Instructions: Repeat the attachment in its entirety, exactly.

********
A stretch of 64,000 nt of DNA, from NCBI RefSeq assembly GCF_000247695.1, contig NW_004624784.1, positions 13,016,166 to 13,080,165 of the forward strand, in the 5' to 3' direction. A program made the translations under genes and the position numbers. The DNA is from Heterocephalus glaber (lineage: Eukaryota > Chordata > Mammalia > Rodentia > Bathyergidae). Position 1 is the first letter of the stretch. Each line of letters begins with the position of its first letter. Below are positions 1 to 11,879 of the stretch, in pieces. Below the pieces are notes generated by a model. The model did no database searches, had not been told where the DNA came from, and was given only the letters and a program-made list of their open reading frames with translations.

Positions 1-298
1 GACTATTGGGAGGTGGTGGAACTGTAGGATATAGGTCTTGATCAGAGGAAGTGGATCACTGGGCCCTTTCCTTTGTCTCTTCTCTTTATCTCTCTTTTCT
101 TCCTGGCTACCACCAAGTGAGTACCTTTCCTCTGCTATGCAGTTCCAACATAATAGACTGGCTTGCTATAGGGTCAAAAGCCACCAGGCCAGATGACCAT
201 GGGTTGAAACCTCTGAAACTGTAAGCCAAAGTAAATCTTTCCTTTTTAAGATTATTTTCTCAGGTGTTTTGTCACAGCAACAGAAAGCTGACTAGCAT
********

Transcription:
A stretch of 64,000 nt of DNA, from NCBI RefSeq assembly GCF_000247695.1, contig NW_004624784.1, positions 13,016,166 to 13,080,165 of the forward strand, in the 5' to 3' direction. A program made the translations under genes and the position numbers. The DNA is from Heterocephalus glaber (lineage: Eukaryota > Chordata > Mammalia > Rodentia > Bathyergidae). Position 1 is the first letter of the stretch. Each line of letters begins with the position of its first letter. Below are positions 1 to 11,879 of the stretch, in pieces. Below the pieces are notes generated by a model. The model did no database searches, had not been told where the DNA came from, and was given only the letters and a program-made list of their open reading frames with translations.

Positions 1-298
1 GACTATTGGGAGGTGGTGGAACTGTAGGATATAGGTCTTGATCAGAGGAAGTGGATCACTGGGCCCTTTCCTTTGTCTCTTCTCTTTATCTCTCTTTTCT
101 TCCTGGCTACCACCAAGTGAGTACCTTTCCTCTGCTATGCAGTTCCAACATAATAGACTGGCTTGCTATAGGGTCAAAAGCCACCAGGCCAGATGACCAT
201 GGGTTGAAACCTCTGAAACTGTAAGCCAAAGTAAATCTTTCCTTTTTAAGATTATTTTCTCAGGTGTTTTGTCACAGCAACAGAAAGCTGACTAGCAT